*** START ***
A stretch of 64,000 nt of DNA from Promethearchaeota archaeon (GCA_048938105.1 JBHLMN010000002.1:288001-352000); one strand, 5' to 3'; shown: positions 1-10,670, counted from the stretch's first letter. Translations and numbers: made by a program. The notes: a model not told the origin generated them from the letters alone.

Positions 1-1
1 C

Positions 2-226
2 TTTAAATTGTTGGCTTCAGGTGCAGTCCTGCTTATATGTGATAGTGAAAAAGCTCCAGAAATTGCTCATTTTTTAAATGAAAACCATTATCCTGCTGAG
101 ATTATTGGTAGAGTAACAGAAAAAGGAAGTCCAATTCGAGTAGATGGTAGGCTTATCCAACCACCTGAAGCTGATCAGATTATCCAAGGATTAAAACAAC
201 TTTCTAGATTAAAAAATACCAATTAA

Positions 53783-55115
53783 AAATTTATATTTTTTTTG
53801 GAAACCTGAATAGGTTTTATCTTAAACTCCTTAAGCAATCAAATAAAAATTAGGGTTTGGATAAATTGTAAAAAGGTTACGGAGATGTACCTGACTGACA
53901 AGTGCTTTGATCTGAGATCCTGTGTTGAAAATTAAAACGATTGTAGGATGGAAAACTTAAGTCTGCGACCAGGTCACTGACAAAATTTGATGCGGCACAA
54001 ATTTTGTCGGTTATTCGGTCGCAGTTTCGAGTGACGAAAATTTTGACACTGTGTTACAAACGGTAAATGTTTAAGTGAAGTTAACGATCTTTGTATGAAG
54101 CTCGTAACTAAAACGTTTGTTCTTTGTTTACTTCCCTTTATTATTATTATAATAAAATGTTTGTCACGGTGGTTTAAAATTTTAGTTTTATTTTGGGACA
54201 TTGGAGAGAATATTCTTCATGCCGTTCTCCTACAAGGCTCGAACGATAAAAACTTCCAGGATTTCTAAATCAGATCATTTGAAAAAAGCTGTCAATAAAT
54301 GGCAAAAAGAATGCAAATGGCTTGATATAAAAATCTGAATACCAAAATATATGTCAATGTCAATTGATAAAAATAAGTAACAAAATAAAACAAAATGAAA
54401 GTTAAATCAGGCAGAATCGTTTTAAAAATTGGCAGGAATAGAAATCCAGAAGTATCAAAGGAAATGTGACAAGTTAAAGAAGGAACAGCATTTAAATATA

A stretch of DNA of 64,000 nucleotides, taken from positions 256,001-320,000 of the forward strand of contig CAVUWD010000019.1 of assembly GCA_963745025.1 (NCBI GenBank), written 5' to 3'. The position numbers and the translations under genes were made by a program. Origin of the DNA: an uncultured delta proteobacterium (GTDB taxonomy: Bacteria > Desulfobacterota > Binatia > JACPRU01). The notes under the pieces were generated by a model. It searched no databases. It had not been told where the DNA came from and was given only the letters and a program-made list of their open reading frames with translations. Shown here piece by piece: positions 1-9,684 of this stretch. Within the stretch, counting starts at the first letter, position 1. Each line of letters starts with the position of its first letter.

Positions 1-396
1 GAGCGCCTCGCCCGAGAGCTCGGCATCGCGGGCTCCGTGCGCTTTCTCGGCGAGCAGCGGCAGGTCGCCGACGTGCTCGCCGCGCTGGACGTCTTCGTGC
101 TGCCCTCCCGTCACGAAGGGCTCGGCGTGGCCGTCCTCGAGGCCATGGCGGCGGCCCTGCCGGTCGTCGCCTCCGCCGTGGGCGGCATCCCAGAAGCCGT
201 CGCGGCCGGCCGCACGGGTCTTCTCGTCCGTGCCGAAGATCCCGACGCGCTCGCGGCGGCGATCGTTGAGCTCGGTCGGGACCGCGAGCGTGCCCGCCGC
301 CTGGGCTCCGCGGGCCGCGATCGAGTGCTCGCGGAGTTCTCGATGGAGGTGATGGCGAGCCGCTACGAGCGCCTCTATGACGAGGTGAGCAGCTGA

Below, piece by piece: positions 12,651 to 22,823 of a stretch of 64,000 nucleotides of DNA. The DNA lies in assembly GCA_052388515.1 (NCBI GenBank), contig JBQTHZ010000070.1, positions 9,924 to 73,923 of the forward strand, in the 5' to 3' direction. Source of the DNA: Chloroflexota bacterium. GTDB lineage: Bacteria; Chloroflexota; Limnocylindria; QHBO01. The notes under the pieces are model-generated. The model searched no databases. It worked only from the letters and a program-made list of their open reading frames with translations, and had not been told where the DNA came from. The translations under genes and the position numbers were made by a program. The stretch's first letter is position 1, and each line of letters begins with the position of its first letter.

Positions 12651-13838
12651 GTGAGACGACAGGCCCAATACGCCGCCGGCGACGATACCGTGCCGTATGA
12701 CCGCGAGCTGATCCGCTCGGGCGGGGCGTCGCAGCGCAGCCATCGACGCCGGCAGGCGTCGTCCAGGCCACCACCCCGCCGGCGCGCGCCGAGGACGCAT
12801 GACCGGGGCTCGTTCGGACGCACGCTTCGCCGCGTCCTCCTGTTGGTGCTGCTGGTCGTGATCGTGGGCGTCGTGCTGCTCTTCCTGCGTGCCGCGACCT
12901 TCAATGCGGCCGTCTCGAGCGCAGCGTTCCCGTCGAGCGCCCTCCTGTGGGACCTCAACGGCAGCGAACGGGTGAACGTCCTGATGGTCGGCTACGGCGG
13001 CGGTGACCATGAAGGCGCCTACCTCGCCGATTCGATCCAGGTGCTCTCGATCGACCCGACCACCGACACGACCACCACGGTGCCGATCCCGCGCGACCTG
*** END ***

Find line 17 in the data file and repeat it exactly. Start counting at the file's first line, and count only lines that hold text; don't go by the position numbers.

A stretch of DNA of 64,000 nucleotides, taken from positions 256,001-320,000 of the forward strand of contig CAVUWD010000019.1 of assembly GCA_963745025.1 (NCBI GenBank), written 5' to 3'. The position numbers and the translations under genes were made by a program. Origin of the DNA: an uncultured delta proteobacterium (GTDB taxonomy: Bacteria > Desulfobacterota > Binatia > JACPRU01). The notes under the pieces were generated by a model. It searched no databases. It had not been told where the DNA came from and was given only the letters and a program-made list of their open reading frames with translations. Shown here piece by piece: positions 1-9,684 of this stretch. Within the stretch, counting starts at the first letter, position 1. Each line of letters starts with the position of its first letter.